Wednesday, December 2

Winter Adventures

Google+ Pinterest LinkedIn Tumblr +

Embracing Old Man Winter

Colder months offer snowy, festive destinations for travel

Snow, snow everywhere. That could have been the title of many a photograph taken in the Appalachians in the aftermath of Hurricane Sandy in late October. While we all wish that snow hadn’t come at the cost of the severe storm’s devastation, the fact remains that ski areas in places such as East Tennessee and North Carolina’s High Country received a lot of snow much earlier than usual. It’s quite a contrast to last year’s warm winter when snow was a rare commodity.

For many people, winter is a time when they cocoon themselves in their homes with mugs of hot chocolate, Christmas movies, fleece blankets and dreams of springtime. But the onset of winter doesn’t have to mean an end to fun travel. And with all the snow — both natural and man-made — in the higher elevations, why not head to the mountains for a bit of skiing, snowboarding, snow-tubing and other frosty-fun activities?

Sugar Mountain Resort in Sugar Mountain, N.C., offers more than 115 skiable acres with 20 slopes and trails appropriate for beginners to experts. Special group rates are available for skiing lessons at Sugar Mountain Resort.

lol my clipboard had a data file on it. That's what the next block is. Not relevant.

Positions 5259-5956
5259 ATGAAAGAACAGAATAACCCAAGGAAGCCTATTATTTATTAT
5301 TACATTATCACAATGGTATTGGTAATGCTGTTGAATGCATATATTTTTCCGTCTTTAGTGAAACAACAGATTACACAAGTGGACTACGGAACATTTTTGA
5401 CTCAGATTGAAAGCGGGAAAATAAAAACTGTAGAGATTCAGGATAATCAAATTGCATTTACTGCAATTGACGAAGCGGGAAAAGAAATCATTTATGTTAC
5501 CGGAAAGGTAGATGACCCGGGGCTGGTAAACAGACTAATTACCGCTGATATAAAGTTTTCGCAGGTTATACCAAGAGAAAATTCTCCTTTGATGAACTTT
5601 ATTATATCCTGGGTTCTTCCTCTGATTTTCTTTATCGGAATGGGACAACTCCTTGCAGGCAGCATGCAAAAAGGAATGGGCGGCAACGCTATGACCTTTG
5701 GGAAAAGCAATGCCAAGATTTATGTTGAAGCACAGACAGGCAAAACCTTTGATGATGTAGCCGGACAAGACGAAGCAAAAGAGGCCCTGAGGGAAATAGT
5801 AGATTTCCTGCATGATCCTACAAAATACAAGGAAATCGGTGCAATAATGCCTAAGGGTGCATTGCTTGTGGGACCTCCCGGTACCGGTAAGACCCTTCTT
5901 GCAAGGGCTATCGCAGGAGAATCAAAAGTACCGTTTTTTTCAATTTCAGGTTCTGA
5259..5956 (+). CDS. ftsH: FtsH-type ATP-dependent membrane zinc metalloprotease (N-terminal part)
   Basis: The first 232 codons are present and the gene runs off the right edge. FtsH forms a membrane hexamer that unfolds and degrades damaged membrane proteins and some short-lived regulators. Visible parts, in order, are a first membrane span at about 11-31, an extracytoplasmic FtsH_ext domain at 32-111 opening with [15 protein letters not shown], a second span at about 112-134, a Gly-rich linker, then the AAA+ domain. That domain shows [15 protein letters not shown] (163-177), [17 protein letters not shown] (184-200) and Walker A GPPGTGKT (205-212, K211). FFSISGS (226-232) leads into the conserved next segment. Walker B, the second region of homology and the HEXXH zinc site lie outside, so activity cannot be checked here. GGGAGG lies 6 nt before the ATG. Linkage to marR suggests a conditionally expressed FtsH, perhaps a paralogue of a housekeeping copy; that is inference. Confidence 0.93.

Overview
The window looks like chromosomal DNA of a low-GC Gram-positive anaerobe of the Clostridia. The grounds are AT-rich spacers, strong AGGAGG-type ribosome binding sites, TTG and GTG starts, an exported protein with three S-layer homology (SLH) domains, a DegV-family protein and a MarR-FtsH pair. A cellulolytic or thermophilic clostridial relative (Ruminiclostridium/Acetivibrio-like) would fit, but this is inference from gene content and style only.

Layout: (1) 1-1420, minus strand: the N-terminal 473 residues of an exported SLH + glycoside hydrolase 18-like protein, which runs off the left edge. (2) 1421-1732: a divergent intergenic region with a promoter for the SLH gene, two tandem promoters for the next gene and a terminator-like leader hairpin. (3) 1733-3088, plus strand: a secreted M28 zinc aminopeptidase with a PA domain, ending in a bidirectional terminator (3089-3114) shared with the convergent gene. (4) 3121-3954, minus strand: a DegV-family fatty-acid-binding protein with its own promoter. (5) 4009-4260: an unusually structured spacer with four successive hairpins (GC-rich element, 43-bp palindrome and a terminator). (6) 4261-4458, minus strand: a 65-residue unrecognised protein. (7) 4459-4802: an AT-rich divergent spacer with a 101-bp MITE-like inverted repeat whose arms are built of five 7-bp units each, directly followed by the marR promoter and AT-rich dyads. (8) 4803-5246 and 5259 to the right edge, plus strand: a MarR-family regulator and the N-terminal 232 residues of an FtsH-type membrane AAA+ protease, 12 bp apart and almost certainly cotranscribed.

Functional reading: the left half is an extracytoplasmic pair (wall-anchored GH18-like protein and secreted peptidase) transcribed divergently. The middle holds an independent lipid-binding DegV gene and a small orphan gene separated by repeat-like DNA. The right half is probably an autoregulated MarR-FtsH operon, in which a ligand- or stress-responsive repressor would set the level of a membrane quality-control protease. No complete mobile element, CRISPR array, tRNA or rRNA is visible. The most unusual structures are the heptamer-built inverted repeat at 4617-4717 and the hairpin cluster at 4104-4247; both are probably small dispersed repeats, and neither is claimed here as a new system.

Several ski resorts offer slopes for beginning to advanced skiers, snowboarders and tubers. To put a little excitement in those cold winter days, embrace Old Man Winter by planning a vacation to one or more of these destinations.

Beech Mountain Resort

For a complete alpine winter destination, you can’t go wrong with Beech Mountain Resort in Beech Mountain, N.C. The ski area has the distinction of being the highest in the eastern United States at 5,506 feet above sea level. That height affords fantastic panoramic views and some exciting slopes. There are 15 trails varying in difficulty and seven lifts, including the state’s only high-speed quad lift. Lift tickets range from $20 to $63 depending on age, how long you intend to ski and when you’re visiting the resort.

Snowboarders have two terrain parks to choose from, and ice-skaters can enjoy the 7,000-square-foot outdoor rink. Have a winter birthday? Beech Mountain offers ice-skating parties, which include pizza and drinks.

Don’t know how to ski or snowboard? No worries. Beech Mountain offers group and private lessons. And for those who have kids who might not be ready for the slopes, the resort also offers a nursery for those youngsters ages 6 months to 3 years.